Why'd I get the smaller half? Why don't you yell at her? Why does my team always lose? Why can't we have a pet giraffe? Because that's life.
And life can't always go the way we want it to. But with this delightful and witty book, Amy Krouse Rosenthal and Tom Lichtenheld reassure us that everyone, including pigs, planets, and square pegs, sometimes thinks: It's not fair!
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Amy Krouse Rosenthal is a New York Times bestselling author of books for children and grown-ups. Her children’s books include the Cookies series, illustrated by Jane Dyer and Brooke Dyer; Duck! Rabbit!, The OK Book, Yes Day!, and It’s Not Fair!, illustrated by Tom Lichtenheld; Spoon, illustrated by Scott Magoon; The Wonder Book, illustrated by Paul Schmid; and This Plus That, Little Pea, Little Hoot, and Little Oink, illustrated by Jen Corace. Her work for grown-ups includes the memoir Encyclopedia of an Ordinary Life and the film project The Beckoning of Lovely. Amy lives online at www.whoisamy.com and for real in Chicago.
Tom Lichtenheld is the author and illustrator of What Are You So Grumpy About?, What's with This Room?, and Everything I Know About Pirates and the illustrator of his first two collaborations with Amy Krouse Rosenthal, The OK Book and It's Not Fair! He lives in Geneva, Illinois.From Booklist:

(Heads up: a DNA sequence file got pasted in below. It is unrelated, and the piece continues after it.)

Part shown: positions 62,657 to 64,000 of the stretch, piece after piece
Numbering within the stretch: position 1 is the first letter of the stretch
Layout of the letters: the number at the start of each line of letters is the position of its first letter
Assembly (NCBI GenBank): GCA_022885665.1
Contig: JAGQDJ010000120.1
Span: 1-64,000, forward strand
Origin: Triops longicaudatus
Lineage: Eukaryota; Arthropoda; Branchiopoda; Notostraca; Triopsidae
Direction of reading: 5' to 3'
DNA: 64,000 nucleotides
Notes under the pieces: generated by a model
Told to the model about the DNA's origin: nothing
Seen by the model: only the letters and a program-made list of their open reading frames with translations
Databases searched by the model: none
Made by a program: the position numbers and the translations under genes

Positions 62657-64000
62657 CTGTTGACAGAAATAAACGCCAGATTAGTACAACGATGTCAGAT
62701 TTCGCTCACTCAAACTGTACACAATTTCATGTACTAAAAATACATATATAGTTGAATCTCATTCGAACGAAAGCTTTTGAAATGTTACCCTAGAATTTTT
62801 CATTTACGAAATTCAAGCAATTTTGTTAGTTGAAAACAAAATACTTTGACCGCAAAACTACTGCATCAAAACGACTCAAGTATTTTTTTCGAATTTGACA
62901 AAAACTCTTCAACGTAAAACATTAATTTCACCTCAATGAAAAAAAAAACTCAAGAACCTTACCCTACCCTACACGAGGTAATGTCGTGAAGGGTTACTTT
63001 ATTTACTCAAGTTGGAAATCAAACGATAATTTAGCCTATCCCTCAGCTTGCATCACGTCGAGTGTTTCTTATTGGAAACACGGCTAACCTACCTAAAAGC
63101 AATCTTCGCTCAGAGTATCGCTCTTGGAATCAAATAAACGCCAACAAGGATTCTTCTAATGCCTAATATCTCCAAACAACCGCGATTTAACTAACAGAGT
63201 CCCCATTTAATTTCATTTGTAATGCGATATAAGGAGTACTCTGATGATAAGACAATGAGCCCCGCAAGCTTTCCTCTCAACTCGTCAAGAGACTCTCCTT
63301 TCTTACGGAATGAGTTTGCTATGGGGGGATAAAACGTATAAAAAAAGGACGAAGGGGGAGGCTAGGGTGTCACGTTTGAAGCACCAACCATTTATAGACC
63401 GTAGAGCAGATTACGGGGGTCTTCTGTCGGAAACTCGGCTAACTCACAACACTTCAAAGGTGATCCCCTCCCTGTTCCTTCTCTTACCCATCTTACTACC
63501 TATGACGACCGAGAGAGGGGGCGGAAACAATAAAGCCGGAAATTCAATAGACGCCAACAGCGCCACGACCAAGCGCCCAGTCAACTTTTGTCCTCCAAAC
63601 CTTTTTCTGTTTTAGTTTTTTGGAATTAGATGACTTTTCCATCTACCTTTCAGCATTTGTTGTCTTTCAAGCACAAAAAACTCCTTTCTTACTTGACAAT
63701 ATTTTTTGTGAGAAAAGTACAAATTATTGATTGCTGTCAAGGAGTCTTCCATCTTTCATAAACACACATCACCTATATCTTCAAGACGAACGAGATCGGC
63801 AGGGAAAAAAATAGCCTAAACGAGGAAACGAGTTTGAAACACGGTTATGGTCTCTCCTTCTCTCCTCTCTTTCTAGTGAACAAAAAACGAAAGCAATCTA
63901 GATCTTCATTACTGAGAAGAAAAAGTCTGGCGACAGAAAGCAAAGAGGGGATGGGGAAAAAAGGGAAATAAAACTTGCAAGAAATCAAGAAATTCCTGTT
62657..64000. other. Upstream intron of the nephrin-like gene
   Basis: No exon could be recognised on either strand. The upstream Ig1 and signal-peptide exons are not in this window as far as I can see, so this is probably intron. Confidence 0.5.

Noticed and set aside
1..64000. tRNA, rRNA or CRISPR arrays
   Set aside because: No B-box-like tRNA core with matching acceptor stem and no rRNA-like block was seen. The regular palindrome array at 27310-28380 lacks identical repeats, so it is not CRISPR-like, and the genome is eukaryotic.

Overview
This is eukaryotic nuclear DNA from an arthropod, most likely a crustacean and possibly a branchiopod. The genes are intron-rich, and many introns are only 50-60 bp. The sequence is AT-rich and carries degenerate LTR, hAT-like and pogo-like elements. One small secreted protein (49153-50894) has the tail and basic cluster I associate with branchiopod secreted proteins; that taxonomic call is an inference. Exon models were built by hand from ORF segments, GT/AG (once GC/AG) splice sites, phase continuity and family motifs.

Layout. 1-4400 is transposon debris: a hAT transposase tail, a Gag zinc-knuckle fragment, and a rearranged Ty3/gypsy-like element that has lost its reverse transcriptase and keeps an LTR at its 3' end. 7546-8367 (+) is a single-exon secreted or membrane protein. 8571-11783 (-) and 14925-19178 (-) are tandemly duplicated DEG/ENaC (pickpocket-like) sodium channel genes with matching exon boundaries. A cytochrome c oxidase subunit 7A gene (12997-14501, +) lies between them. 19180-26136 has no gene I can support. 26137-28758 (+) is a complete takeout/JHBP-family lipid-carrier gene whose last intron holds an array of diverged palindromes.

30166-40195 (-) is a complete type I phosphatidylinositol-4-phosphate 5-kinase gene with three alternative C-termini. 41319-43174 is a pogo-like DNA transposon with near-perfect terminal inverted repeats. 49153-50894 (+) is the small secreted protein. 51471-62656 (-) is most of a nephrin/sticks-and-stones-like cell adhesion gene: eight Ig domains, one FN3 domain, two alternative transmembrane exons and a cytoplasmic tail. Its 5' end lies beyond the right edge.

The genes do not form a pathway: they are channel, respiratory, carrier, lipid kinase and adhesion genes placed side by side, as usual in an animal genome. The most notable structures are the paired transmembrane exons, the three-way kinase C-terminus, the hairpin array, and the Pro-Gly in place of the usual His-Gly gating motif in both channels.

Rosenthal and Lichtenheld, who first collaborated on The OK Book (2007), offer a sensitive, funny look at life’s injustices. On each spread, the diverse young characters air their frustrations: “Why’d I get the smaller half?” “Why now, chicken pox?” Not all of the speakers are kids. There is a three-legged stool that wonders why the neighboring chair gets “an extra leg,” and in a clever conclusion, a book wonders why the story has to end. The rhyming text and singsong rhythm add levity to the litany of complaints, while the colorful, cartoon-style pictures expressively convey the characters’ emotions, from envy to disappointment to wistfulness. A few moments may resonate more with adults, such as in books’ endpapers, which resemble a legal document outlining a lawsuit between siblings over a cookie that’s not divided as promised. Children will welcome the familiar, farcical scenarios, though, and the absence of saccharine sentiments. A good choice for starting discussions about empathy and perspective, this will reassure children that everyone experiences feelings of unfairness. Preschool-Grade 3. --Shelle Rosenfeld
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Book Description HarperCollins, 2008. Library Binding. Book Condition: New. Bookseller Inventory # DADAX0061152587